All of this is told in Hidier's breathless and evocative prose, mixing New York club slang with hybrid English-Hindi in an argot that is quite unique (and which begged a glossary for the clueless suburban reader!).  The style is lyrical and colorful, but maddening difficult to crack.  The jargon meant that I found the book pretty slow going in the beginning.  The end grew difficult for another reason as Didier's narrative starts to crumble (a dubious stylistic decision driven more by artistic coolness than a desire to tell a story).

Didier obviously enjoys the city of Mumbai and lavishes a huge amount of text on describing her observations (probably an outgrowth of journaling there for a year in preparing this book).  Sometimes this works (for example, when she draws out a nice mini-essay on the semiotics of the new Bandra-Worli Sea Link) but mostly it seems like so much digression.  The story frequently takes a backseat to Hidier's love affair with Mumbai.  I longed for more of a story, some pruning of her descriptions, and a shortened book (at 550 pages, someone should have been doing more editing!).

[Disclosure: I received a copy of this book by soliciting the publisher for an advance review copy, which I'll be donating to my local public library. This did not affect the opinion expressed here.  The book is scheduled for release on August 26th.]

Friday, August 15, 2014

Year of Mistaken Discoveries, by Eileen Cook

Avery and Nora had been friends since first grade, where they discovered that they were both adopted.  Over the years, however, they had drifted apart.  When Nora kills herself, Avery tries to find meaning in her grief by searching for her own birth mother.  To help with the search, she enlists the help of Nora's friend Brody.  In the process of the search, she gets more than she counted on.

Pleasant enough of a read, but lacking much of a spark.  The story wants to be many things:  a soul searcher, a romance, a coming-to-grips-with-grief novel, and a story about adoption.  However, it doesn't really pan out.  Avery is part of the problem.  She's supposed to be very popular, but she acts like an outsider.  She's supposed to have grown apart from Nora, but she talks about her dead former friend like they were still BFFs (while tuning out her alleged friends).  It doesn't help that Avery doesn't really know what she wants from life and hardly gloms on to anything by the end either.  Even the romance is without spark.

Friday, August 08, 2014

Breaking Butterflies, by M. Anjelais

When they were seven, Sphinxie's mother and her best friend made a blood oath to be friends forever, become (respectively) an advertising executive and a fashion designer, get married and have one child each (a girl and a boy), and to see that girl and boy get married.  Most of their plans came true.  They stayed friends, realized their career goals, had a girl and a boy, and their children became close friends.  But the rest veered off plan.

From the start, the children were very different from each other.  The boy (Cadence) was exceptional in all ways (beautiful, talented, and charismatic), but the girl (Sphinxie) was timid, plain, and unremarkable.  Everyone, particularly Sphinxie, loved Cadence.  But then a shocking incident occurred where Cadence brutally attacked Sphinxie and the two children became estranged for many years.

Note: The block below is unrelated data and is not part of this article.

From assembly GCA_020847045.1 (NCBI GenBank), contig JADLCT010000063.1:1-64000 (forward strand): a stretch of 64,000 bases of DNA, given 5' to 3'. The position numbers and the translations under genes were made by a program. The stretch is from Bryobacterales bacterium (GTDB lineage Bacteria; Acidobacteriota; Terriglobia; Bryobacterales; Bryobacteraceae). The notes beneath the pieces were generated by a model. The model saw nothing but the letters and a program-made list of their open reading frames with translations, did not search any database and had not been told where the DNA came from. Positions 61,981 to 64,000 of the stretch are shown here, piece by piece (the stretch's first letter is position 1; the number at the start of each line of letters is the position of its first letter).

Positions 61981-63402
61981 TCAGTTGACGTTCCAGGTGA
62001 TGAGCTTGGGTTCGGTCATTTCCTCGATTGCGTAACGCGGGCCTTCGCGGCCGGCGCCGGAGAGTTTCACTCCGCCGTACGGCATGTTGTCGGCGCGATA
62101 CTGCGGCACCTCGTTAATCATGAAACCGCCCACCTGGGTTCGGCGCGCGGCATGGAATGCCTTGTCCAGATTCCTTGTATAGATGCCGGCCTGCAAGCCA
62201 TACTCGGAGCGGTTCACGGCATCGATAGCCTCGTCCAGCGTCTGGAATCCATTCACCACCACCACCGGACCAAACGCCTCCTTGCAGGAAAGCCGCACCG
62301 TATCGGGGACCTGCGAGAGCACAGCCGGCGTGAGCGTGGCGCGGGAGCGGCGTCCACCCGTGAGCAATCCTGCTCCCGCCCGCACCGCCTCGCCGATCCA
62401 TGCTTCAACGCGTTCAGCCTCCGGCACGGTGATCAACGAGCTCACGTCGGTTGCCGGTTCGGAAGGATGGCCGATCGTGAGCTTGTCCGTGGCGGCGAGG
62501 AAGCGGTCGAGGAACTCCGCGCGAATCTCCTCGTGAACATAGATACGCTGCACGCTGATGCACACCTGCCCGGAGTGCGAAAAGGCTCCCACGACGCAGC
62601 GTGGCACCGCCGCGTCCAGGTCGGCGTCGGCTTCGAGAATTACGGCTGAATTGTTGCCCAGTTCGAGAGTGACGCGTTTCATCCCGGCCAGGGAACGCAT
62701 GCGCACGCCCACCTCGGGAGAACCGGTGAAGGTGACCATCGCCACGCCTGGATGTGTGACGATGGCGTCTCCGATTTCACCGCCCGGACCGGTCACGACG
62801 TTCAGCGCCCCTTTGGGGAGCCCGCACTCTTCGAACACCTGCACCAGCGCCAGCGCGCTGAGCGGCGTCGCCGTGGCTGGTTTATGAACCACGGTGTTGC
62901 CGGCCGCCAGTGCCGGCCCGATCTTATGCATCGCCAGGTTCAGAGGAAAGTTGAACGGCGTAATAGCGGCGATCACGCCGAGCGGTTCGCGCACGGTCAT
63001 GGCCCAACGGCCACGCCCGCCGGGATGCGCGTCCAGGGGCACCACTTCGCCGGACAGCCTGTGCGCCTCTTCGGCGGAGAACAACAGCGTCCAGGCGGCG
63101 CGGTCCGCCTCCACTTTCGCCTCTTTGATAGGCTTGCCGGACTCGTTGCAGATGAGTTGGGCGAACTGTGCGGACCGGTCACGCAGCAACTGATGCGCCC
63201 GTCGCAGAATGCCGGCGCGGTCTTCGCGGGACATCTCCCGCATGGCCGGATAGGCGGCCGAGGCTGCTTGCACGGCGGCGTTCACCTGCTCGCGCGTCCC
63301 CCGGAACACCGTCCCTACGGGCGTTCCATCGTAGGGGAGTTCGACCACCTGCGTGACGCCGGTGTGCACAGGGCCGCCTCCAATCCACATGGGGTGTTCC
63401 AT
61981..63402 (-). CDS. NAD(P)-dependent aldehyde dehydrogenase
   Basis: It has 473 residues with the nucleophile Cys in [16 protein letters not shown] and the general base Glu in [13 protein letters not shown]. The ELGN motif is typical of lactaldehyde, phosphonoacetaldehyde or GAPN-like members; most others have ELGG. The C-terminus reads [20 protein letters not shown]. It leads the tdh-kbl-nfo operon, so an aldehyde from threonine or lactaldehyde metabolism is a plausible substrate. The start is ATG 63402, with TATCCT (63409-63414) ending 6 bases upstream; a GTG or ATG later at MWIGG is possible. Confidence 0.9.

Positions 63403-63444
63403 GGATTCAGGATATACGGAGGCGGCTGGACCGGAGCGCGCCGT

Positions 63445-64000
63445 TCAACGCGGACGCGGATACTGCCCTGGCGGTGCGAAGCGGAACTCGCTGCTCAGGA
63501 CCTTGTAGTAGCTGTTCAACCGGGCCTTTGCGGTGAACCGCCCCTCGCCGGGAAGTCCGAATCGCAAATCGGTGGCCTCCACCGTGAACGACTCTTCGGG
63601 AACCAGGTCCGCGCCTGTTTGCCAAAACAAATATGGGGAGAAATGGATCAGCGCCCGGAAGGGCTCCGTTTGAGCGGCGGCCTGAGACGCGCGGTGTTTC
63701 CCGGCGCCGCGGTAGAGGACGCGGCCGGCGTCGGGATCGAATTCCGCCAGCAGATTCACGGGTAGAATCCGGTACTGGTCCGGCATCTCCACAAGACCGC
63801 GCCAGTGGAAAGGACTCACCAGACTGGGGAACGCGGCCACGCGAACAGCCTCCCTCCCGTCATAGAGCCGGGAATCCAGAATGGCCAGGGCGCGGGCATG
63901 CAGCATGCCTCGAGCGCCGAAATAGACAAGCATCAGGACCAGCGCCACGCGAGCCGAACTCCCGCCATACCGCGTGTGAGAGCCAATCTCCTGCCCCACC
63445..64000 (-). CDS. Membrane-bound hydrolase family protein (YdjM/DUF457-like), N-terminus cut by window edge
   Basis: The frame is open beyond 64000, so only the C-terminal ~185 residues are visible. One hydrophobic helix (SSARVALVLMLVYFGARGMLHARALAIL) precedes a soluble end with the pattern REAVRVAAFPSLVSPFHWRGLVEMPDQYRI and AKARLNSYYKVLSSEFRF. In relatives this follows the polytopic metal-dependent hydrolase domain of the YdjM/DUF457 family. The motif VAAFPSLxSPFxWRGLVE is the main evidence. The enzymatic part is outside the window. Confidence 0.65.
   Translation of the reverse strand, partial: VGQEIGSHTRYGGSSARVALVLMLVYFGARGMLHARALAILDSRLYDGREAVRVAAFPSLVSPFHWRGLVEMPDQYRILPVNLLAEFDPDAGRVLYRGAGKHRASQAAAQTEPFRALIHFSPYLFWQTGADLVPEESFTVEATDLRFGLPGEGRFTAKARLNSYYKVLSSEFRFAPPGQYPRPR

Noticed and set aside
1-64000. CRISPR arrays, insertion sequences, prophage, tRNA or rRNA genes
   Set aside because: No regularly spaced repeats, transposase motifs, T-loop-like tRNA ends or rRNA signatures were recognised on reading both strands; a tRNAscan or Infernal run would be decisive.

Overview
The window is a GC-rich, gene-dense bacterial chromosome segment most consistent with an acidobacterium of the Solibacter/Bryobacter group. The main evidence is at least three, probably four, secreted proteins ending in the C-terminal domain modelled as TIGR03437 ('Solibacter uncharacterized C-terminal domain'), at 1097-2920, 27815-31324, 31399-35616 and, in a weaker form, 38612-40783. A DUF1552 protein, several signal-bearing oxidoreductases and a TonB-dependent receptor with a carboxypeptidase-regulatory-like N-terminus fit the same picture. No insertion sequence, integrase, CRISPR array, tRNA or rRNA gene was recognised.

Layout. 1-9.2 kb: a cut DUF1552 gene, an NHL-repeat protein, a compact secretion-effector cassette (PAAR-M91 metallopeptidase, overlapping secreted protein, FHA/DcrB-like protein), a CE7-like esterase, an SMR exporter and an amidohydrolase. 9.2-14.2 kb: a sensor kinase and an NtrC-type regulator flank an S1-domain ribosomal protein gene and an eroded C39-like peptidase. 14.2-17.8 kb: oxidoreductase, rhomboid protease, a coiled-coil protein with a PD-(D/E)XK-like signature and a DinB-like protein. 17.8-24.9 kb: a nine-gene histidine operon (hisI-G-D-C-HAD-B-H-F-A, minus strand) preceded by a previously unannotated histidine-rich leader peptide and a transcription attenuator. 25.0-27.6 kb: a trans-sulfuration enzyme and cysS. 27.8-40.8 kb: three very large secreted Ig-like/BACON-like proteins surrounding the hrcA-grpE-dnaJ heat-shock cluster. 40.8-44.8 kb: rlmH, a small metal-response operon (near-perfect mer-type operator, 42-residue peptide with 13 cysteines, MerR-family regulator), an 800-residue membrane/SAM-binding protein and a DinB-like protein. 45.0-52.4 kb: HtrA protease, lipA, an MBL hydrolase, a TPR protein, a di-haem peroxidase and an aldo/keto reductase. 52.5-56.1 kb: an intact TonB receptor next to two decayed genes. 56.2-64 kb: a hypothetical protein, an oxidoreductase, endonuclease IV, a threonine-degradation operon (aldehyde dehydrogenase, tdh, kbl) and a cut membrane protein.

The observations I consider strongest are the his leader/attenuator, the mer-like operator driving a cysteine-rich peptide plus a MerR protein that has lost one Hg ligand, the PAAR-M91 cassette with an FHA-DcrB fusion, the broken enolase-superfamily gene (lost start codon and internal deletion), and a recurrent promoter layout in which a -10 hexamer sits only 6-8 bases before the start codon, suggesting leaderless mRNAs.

Now sixteen, Sphinxie learns that Cadence is dying, and develops an obsessive desire to make amends.  It's a terrifying prospect as she fears her former friend, made the more so when Sphinxie discovers that Cadence's mesmerizing power over her (and his underlying sadistic cruelty) remains intact (and in fact has grown far worse).  Can she maintain her own sanity as she struggles to resist his madness?

A very creepy psychological thriller of a sociopath and a well-meaning young woman who thinks she can handle him.  At a few points, the pace flagged and sometimes it felt like the author had stretched credulity to get them to stay together, but most of the time the pace is brisk and the story shocking and irresistible.

Angelais's voice is lively and original.  It's an extreme credit to her as a writer that she makes this difficult tale work as well as it does.  Odd character names aside, these are interesting characters with strong and memorable personalities.

[Disclosure:  I solicited this book from the publisher for the purpose of writing this review.  No other compensation was received and the book will be donated to my local public library.  The book is scheduled for release on August 24th.]

Maybe One Day, by Melissa Kantor

When Zoe and her BFF Olivia get kicked out of their ballet school, Zoe is heartbroken but at least assumes that it is the worst day of their lives (and that things will only get better from here!).  But when Olivia is diagnosed with leukemia, Zoe discovers that there are indeed far worse things that can happen!  Over the next year, while Olivia struggles with the disease, Zoe tries to be a good friend.  It isn't always easy and the two of them have their ups and down.